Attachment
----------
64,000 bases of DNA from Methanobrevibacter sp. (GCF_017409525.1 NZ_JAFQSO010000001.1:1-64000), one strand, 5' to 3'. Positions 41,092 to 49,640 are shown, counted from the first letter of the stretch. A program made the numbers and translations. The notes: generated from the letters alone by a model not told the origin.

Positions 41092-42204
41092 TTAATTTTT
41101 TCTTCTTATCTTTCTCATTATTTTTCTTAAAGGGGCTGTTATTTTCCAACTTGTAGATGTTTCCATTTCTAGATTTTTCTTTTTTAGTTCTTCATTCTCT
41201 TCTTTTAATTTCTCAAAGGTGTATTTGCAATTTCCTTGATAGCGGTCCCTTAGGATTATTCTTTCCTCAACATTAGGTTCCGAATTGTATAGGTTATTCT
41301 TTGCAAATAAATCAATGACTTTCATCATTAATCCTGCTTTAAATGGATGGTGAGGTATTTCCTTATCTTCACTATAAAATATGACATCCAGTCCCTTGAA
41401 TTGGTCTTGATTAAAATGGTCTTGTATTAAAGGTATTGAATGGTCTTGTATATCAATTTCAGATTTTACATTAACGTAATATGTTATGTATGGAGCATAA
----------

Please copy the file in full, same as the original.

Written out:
64,000 bases of DNA from Methanobrevibacter sp. (GCF_017409525.1 NZ_JAFQSO010000001.1:1-64000), one strand, 5' to 3'. Positions 41,092 to 49,640 are shown, counted from the first letter of the stretch. A program made the numbers and translations. The notes: generated from the letters alone by a model not told the origin.

Positions 41092-42204
41092 TTAATTTTT
41101 TCTTCTTATCTTTCTCATTATTTTTCTTAAAGGGGCTGTTATTTTCCAACTTGTAGATGTTTCCATTTCTAGATTTTTCTTTTTTAGTTCTTCATTCTCT
41201 TCTTTTAATTTCTCAAAGGTGTATTTGCAATTTCCTTGATAGCGGTCCCTTAGGATTATTCTTTCCTCAACATTAGGTTCCGAATTGTATAGGTTATTCT
41301 TTGCAAATAAATCAATGACTTTCATCATTAATCCTGCTTTAAATGGATGGTGAGGTATTTCCTTATCTTCACTATAAAATATGACATCCAGTCCCTTGAA
41401 TTGGTCTTGATTAAAATGGTCTTGTATTAAAGGTATTGAATGGTCTTGTATATCAATTTCAGATTTTACATTAACGTAATATGTTATGTATGGAGCATAA